What it means: Part of your overall gross sales growth calculation, this measure is the rate at which sales via your DTC commerce platform (like Shopify) are changing over time.

Why it matters: Every beauty business is different, but tracking DTC sales growth can be a strong indicator of financial performance on a critical channel for modern consumer brands. For benchmark data on the mix of DTC and non-DTC sales of big name beauty brands like Olaplex and Oddity Tech, check out the Drivepoint DTC Index.

7. Average Discount Rate

What it means: Average discount rate measures how much you're discounting from your list price.

Why it matters: As a brand operator, you have complete control over discounting on your DTC sales channels. Discounting is a valuable tool, but it must be employed strategically. It’s important to balance customer acquisition and margin considerations when setting your discount strategy.

8. Returns Rate

What it means: Your returns rate is the typical volume of returns over a period of time.

Why it matters: Measuring returns rate is often used as a proxy for evaluating the quality of your products. For DTC sales, you can get much more insight into why customers may be returning products, versus little to no insight from certain retail channels. This data can help inform new products or changes to existing ones.

9. Total Sales Margin

What it means: Total sales margin measures how well you translate sales of products into real revenue that can be used to cover expenses.

Why it matters: A higher total sales margin indicates that you’re efficiently managing your variable costs. In this case, a larger percentage of every sale can go toward covering fixed expenses and generating profits for your beauty brand.

Margin metrics

In addition to measuring gross margin, net income margin, and total sales margin (all covered above), monitoring these margin KPIs is an important part of understanding how well a beauty or personal care brand is turning sales into profits.

10. Operating Margin

What it means: Operating margin is the percentage of revenue you keep after paying all expenses associated with operating your business, including overhead and salaries.

Why it matters: Operating margin is an indicator of your brand’s core business profitability. Knowing this efficiency metric can help you make smarter decisions about cash management, profitability, and growth investments.

11. Contribution Margin

What it means: Contribution margin is the percentage of revenue you keep after paying for the products and all costs associated with getting them to your customers' doorstep.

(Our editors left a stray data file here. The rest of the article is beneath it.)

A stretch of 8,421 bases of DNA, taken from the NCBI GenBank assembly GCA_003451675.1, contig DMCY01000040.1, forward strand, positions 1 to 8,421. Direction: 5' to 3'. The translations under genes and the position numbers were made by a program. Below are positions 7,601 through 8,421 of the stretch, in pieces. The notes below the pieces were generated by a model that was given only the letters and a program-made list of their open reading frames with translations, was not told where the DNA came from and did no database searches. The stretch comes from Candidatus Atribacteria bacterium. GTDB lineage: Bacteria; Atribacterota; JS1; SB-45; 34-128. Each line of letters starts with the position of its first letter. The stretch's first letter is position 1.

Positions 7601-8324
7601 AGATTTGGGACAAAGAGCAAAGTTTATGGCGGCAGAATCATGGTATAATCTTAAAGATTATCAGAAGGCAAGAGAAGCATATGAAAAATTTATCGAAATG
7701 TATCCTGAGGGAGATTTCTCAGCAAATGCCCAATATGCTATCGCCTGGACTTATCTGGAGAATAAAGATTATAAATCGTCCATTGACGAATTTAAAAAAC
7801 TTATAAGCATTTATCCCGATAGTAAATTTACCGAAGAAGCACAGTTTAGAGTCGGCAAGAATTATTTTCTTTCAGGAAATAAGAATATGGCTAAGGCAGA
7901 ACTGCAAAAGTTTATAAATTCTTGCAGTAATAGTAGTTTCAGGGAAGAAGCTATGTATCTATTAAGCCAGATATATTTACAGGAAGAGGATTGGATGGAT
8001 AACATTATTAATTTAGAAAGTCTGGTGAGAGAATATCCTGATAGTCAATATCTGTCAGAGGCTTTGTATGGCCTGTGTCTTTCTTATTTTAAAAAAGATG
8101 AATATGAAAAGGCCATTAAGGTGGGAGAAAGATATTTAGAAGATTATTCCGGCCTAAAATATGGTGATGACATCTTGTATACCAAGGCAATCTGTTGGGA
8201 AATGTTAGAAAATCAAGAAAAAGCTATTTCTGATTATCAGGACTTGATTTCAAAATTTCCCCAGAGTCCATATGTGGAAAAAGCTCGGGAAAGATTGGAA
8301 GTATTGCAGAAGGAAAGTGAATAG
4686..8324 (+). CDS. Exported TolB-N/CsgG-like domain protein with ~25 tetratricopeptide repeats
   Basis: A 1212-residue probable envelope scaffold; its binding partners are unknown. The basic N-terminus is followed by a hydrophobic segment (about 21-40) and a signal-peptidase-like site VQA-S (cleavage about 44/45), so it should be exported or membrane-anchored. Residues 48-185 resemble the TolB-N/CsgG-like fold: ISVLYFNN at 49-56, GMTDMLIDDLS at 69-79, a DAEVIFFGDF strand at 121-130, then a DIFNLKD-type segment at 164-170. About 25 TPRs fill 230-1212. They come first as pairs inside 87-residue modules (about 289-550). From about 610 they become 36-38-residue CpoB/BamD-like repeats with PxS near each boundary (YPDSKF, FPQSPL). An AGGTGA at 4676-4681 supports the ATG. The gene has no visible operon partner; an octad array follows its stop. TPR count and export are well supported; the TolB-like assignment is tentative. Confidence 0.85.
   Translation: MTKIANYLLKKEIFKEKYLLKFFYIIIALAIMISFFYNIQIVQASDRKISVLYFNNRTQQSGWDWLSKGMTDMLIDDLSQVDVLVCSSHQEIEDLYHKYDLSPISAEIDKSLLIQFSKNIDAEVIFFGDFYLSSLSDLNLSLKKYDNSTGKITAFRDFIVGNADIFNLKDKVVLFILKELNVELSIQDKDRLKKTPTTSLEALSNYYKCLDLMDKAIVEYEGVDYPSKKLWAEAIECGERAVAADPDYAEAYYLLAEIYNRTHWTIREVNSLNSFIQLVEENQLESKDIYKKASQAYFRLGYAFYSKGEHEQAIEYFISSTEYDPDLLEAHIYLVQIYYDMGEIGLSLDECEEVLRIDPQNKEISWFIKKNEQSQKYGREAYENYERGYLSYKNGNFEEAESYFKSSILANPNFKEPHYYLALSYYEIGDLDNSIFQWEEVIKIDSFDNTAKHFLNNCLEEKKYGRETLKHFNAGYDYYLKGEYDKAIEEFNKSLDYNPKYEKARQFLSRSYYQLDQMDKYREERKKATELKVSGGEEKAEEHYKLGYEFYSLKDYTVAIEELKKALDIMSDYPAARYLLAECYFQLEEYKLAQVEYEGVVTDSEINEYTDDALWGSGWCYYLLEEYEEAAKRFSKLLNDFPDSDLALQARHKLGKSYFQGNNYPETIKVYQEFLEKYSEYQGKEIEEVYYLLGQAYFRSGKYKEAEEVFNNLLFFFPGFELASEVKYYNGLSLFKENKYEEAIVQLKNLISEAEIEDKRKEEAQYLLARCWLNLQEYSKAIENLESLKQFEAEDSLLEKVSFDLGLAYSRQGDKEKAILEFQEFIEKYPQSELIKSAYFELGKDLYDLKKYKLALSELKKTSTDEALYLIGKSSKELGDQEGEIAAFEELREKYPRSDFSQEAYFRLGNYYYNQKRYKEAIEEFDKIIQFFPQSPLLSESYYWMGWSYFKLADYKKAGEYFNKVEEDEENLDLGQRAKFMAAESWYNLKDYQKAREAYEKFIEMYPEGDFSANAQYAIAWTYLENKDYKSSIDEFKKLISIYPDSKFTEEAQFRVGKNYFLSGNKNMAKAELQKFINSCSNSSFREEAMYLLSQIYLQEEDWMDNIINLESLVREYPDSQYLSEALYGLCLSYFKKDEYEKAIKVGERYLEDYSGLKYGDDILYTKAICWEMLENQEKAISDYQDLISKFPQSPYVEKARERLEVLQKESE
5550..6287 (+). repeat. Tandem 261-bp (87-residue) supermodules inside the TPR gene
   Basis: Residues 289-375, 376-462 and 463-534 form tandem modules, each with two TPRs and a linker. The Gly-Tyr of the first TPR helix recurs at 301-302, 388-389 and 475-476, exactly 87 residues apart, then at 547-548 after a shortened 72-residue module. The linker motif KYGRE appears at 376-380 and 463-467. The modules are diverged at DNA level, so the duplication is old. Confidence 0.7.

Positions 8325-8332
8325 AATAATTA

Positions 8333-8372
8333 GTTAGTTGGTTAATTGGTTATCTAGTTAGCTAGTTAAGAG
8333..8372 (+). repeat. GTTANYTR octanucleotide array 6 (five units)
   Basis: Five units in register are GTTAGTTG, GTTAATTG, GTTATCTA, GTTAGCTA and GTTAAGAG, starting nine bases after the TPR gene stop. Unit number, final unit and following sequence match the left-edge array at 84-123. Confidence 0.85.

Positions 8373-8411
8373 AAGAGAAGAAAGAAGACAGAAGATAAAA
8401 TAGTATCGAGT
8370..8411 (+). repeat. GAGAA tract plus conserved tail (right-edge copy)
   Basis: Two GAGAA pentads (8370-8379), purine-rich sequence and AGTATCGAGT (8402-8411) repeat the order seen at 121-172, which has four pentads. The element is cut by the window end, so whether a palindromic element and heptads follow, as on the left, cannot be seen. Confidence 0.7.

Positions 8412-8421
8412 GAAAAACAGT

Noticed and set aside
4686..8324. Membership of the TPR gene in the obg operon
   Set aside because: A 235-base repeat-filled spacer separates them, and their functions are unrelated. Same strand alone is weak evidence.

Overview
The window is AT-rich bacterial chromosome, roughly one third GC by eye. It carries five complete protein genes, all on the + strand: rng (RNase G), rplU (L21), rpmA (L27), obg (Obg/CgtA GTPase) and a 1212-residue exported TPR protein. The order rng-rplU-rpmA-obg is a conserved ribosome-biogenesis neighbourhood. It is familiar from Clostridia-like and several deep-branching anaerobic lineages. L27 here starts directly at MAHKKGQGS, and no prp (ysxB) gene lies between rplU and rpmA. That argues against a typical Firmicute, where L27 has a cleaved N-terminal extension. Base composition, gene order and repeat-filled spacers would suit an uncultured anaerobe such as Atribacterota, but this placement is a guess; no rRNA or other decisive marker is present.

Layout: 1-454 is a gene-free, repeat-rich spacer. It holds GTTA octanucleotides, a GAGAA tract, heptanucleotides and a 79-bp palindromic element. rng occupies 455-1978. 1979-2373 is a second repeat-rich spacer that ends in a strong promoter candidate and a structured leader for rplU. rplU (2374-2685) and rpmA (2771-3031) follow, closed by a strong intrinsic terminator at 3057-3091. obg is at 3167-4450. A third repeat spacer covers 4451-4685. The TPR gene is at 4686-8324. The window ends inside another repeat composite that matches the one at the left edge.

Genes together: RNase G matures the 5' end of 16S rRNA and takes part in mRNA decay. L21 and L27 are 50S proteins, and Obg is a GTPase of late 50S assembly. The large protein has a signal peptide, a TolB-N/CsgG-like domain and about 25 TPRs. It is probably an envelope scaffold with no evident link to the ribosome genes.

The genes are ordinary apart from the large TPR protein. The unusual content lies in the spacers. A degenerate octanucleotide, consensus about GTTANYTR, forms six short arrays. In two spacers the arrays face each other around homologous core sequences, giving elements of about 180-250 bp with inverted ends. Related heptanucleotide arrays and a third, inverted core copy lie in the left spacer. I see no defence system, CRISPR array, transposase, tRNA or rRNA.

Why it matters: Contribution margin takes into account fulfillment costs, so it brings you closer to understanding your bottom line income. It’s a key measure of what it takes to get a product from the factory to a customer’s hands.

DTC order economics metrics

Assessing your DTC unit economics on a per-order basis enables you to quantify key metrics around the revenue and costs associated with every sale your beauty brand makes. Monitoring these metrics can give you valuable insight to inform resource allocation and strategy for scaling.

12. Average Order Value

What it means: Average order value is the dollar value of an average order, after discounts.

Why it matters: Average order value (AOV) can give you directional insight on the overall effectiveness of marketing and pricing strategies for your beauty brand. Marketing promotions, product bundling, and upselling all play a contributing role to average order value, which can be a powerful lever to impact profitability.

Here’s one example of how optimizing AOV helped Geologie achieve an 18ppt increase in EBITDA margin.

“Modeling everything out in Drivepoint showed us exactly how much impact increasing AOV could have on our business. It gave us the confidence we needed to focus and execute instead of spreading our efforts too thin.”

Nick Allen, Co-founder & CEO, Geologie

13. Gross Profit per Order

What it means: Gross profit per order is the amount per order you keep after paying for the cost of your products, on average, divided by the number of orders.

Why it matters: This metric is useful for getting a granular picture of profitability for each individual sale transaction. Gross profit per order can offer clues about the success of individual products or promotional campaigns, and guide strategy around higher or lower margin products.